As part of our Racial Justice work, the ACLU of Utah organized local participation in the 5th Annual National Week of Action Against School Pushout beginning on October 4. Across the country, thousands of activists participated by organizing events or using social media to raise awareness and educate communities about the School-to-Prison Pipeline. This pipeline refers to the overly harsh policies and practices that systematically push students, especially those of color, out of schools, into juvenile justice system, and eventually prison. These policies and practices can take the form of zero tolerance discipline, the misuse of School Resource Officers, and the overuse of suspensions and expulsions.
This year the ACLU of Utah, Mayor’s Office of Diversity and Human Rights, and Salt Lake Peer Court participated in the National Week of Action through social media and by planning an event: Education NOT Incarceration. This was the first time anyone in Utah had participated in the National Week of Action! Throughout the week, our three organizations, students, educators, and community activists, tweeted and posted on Facebook to raise awareness and educate our supporters about the School-to-Prison Pipeline.
At the end of the week, the public event, Education NOT Incarceration, took place at the Utah State Bar Association building in Salt Lake City. This event was intended to raise awareness, educate, and empower students and parents who are directly affected by the School-to-Prison Pipeline. We screened a short documentary, out of the ACLU’s Freedom Files films, called “Freedom to Learn” and followed it with a lively community discussion. A fun part of the event was a large interactive art piece where participants wrote why they wanted to end the School-to-Prison Pipeline. Attendees also took part in our whiteboard project where they could write a short message on a whiteboard, have their picture taken, and have it uploaded live to the website Tumblr to be used in our social media campaign. Attendees also watched poet Tami Porter-Jones perform poems on the struggles of ESL students in education and the School-to-Prison pipeline.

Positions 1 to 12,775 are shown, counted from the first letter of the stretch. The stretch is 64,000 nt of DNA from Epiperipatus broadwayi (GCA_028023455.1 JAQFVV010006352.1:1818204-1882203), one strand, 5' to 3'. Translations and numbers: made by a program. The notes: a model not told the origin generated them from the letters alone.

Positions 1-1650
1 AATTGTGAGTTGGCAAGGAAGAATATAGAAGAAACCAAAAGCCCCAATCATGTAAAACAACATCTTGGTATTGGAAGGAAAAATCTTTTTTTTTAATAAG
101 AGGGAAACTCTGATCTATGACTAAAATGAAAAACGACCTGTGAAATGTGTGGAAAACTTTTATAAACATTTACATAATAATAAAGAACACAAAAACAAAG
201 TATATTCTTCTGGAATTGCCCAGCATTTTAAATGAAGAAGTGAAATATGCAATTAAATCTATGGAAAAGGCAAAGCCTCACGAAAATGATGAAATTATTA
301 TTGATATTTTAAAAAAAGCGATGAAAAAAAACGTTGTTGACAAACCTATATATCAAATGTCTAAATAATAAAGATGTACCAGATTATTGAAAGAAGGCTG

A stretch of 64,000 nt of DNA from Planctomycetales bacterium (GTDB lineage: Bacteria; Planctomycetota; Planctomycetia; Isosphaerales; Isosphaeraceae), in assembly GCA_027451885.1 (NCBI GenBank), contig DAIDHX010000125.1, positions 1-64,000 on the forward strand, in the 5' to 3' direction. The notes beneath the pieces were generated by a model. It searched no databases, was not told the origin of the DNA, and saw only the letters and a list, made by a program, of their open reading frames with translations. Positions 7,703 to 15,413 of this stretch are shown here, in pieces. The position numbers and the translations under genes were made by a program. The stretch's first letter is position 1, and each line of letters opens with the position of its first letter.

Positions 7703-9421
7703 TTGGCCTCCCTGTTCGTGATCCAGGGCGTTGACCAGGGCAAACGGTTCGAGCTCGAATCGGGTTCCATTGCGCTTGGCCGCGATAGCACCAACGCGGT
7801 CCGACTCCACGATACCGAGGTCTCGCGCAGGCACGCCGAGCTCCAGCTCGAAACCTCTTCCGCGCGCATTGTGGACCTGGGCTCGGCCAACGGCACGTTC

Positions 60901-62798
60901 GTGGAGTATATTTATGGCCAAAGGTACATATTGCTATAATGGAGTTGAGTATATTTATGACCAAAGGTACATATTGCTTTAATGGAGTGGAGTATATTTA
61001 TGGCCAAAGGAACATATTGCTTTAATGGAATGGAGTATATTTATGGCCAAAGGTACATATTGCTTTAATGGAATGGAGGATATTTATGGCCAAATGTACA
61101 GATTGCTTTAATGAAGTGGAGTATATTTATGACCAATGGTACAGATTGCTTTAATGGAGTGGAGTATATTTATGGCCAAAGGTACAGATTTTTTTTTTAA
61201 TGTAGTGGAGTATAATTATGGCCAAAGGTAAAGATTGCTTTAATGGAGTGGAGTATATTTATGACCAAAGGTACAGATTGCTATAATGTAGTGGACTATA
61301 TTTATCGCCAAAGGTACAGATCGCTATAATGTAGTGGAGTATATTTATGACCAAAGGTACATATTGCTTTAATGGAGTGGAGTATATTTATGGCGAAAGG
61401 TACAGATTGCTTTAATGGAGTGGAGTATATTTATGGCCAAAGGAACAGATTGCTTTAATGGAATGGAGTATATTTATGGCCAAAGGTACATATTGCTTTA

From the discussion of over 60 community members participating, it was clear that many Utahns are aware of this problem and care; they simply needed a place to come together and talk. There were judges, school administrators, students of different grade levels, and parents with small children in the room who all cared that more students are being criminalized in schools. This event was not meant to be the end all conversation that ended the School-to-Prison Pipeline. Instead, this should be just the beginning of a relationship with those affected by this trend, where we can work together to get our community’s needs met. By working together, we see the great possibility of action being taken by lawmakers, school administrators, and police.
For more information about our work on ending the School-to-Prison Pipeline please visit www.acluutah.org/racial-justice